A survey showed that 25% of foxes hunted in the 2003 season in England and Wales were dispatched, 100% of them killed outright, since hounds never wound. Their age varied from country to country, but on average one-third were between nine and 18 months of age, when virtually full-grown. Those which get away then are likely to live considerably longer, since they have already begun to use their wits and test their physiques. These, the strong, healthy, clever ones, will therefore live to breed, thus perpetuating the best genes.

Another old fox I have hunted was a bob-tailed vixen living in Flisteridge Wood, a good covert owned by Mrs Pitman in the VWH country. This wily fox escaped capture by running round the covert until hounds changed on to one of her siblings, or, later, her nephews and nieces (family loyalty was not a strong point). This usually occurred when I was hunting the mixed pack.

I recall the Prince of Wales seeing her cross a ride and remarking that she resembled a member of his family’s dogs. That was a day when she got away again. When at last she was caught (by the mixed pack) we were all rather sad. Locals said she was at least six, perhaps seven, and she had lost most of her teeth, so we saved her from a winter of hardship. Sidney Bailey, the country’s longest-serving professional huntsman, who retired at the end of last season, says that only 1% of foxes caught by the VWH hounds reached this age, and some still had a tooth or two, though they were in poor condition.

Cuthbert Bradley, in his book ‘The Foxhound of the Twentieth Century’, mentions a seven-year-old fox with half its teeth missing and ‘the grey hairs of experience’. I remember this fox well. It was caught in 1913 during the North Cotswold Mastership of Mr C T Scott, my great-uncle. He had the mounted mask hung in one of his rooms at Buckland.

Martin Letts, who hunted the College Valley hounds for 40 seasons, says they caught fewer old foxes in recent years. ‘One of the reasons there were better hunts in yesteryear is that the modern ration of seasoned foxes in full prime is lower today because of culling other than hunting.’ According to Letts, fox numbers increase by 400% in spring (during the then close season for hunting, but not, of course, for other control methods). This number is then reduced by road traffic accidents, lack of food, shooting and snaring, and, when the   season reopened in autumn, by hunting, so that in the following spring the numbers were back to what they were.

Spring is traditionally also ‘lamb call’ time, when hard-pressed farmers call in the Hunt to save their young stock from rogue foxes. A ‘rogue’ is one which preys on farm stock, not only for food but also, it seems, for pleasure; what other explanation can there be when only tails, ears and noses are chewed off, and the lamb is left otherwise whole? Most rogue foxes are not born, but made, undergoing a change in character after injury—generally by road accidents, or after being shot. At first, they probably need the easy meat offered by lambs. That seems to give them a taste for the sport.

Lamb call is a serious business. Tensions rise as farmers become incensed by their losses, and huntsmen are up before dawn with a few seasoned hounds, trying to find and kill the culprits. The Tiverton’s then huntsman Tony Holdsworth (now at the Duke of Beaufort’s) recalls one particularly bad spring for rogues. Hounds killed 17 of them, and only two had been fit and well. The rest were carrying injuries ranging from broken bones in road accidents, to shotgun wounds, new and old.

When wounded, most foxes go straight to ground, there to recover or die, which is why they are seldom seen in the countryside. This was well illustrated in Lucy Whaley’s article in Hunting Magazine on the infamous new anti-hunting laws in Scotland, when the Berwickshire Hunt reported a fox being shot, bowled over, shot again, and then disappearing down a badger sett, presumably to die, eventually, from its wounds.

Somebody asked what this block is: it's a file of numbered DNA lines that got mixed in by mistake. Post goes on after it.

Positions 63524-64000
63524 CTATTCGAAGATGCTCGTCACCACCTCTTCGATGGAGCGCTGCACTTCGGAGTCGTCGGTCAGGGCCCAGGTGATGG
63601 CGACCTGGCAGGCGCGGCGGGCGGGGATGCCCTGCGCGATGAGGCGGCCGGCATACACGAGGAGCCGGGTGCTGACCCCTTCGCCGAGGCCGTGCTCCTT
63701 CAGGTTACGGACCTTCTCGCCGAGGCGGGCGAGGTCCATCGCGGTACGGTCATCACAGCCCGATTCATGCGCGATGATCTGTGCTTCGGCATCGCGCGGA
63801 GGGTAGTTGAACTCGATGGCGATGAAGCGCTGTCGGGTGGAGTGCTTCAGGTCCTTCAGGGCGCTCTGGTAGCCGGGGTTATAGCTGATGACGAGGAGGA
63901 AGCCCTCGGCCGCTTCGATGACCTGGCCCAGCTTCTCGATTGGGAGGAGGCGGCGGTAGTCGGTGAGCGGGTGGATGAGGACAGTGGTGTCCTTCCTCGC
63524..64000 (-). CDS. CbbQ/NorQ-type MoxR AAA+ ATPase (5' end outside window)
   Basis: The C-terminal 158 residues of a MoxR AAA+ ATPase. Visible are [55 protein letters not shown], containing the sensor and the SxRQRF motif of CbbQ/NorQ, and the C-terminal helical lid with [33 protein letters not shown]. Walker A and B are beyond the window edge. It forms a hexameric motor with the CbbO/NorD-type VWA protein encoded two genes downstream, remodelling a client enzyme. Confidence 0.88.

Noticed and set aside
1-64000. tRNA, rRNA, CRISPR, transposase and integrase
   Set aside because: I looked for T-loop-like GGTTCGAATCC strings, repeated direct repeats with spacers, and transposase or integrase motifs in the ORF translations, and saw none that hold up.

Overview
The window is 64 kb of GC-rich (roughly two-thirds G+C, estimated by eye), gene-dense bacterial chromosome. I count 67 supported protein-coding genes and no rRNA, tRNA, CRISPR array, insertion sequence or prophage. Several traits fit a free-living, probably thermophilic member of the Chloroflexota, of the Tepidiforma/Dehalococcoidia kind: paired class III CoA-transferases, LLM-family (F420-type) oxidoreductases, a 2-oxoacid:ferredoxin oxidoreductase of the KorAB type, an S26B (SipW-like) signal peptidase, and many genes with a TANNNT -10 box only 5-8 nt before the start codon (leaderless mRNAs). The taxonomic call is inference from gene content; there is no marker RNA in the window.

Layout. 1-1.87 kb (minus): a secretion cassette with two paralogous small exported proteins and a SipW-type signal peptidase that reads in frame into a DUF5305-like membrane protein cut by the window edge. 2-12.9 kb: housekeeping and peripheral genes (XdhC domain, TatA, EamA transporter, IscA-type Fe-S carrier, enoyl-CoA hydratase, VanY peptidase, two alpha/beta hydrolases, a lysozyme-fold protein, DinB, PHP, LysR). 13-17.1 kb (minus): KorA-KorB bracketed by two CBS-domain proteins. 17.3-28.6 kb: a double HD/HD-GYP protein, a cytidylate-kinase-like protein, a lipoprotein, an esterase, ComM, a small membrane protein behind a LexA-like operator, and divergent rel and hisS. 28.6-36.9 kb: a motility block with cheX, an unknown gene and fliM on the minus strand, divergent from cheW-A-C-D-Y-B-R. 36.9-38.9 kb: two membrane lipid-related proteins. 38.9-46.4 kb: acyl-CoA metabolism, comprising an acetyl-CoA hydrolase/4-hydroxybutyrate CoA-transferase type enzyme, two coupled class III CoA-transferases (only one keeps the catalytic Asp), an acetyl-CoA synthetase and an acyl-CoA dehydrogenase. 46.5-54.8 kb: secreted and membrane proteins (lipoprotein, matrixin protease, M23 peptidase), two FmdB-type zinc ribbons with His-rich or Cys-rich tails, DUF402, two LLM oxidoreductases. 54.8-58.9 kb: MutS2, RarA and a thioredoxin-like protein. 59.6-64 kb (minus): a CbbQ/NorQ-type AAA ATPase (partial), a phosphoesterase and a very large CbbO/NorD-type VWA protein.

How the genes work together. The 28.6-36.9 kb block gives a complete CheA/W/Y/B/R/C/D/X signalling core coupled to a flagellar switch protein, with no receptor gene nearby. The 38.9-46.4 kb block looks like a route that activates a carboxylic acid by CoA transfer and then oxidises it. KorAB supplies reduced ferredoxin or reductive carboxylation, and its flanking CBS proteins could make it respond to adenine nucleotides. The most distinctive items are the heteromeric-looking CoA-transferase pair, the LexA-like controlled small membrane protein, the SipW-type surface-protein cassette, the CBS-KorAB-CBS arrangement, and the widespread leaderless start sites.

Martin Letts believes hunting accounted for 15% of the annual reduction in the fox population. It differs from the other forms of control in being selective, and producing no injured foxes (and of course no ‘rogues’). This also contributes to the genetic quality of the fox species—survival of the fittest—which other forms of control fail to do. The Burns Inquiry into   hunting approved of ‘lamping’ foxes in the dark, but it seems to me that many more pregnant and mothering vixens are shot—and many more cubs are left to die—from this (pregnant vixens, carrying no scent, are left alone by foxhounds). Lamping is non-selective, and not always fatal.

A fox which was hunted by the Tiverton near Creacombe illustrates this. It soon went to ground, was dug out, and humanely destroyed. It transpired that this fox had been shot by rifle through its stomach, and maggots were living off it. For this to occur, it must have been injured several weeks earlier. A gamekeeper who witnessed it could hardly believe that the fox was still alive.

Rodney Ellis, Master and huntsman at the Tedworth, caught a six-year-old fox at the West Norfolk which had only a few teeth left, all down one side of its jaw. A big, rangy fox, it was very lean, for obvious reasons, and would have starved if hounds had not caught it. Ellis says most foxes caught by hounds are aged between 18 months and two years. On average, four foxes caught each season by his hounds had been shot by rifle, and had suffered for up to two weeks.

Roger Bigland, a hunting countryman for 39 years in the Cotswold Hills, knows his subject so well that Dr David MacDonald invited him to help with his fox surveys for Oxford University. Bigland says that rural foxes can live to eight, but seldom do so. He agrees with Martin Letts that fewer good strong foxes are around today, because of traffic kills and increased culling by methods other than hunting. He recalls an incident in late-spring, when he had been told of a fox killed by a car, and he went to tidy up the mess.

He found the dead vixen in a council gutter by the road, with her cubs still trying to suckle. He picked her up, and the cubs ran back under a wall. Having put the carcass in his van, he returned to see what else could be done, and saw in his torch beam the dog fox in the field just over the wall. Next morning he returned, to discover that the dog fox had taken his   seven-week cubs to the Hunt covert nearby. They survived, and he watched them grow up. It is often said by hunting people that they are the ones who care most about the welfare of foxes; it happens to be true.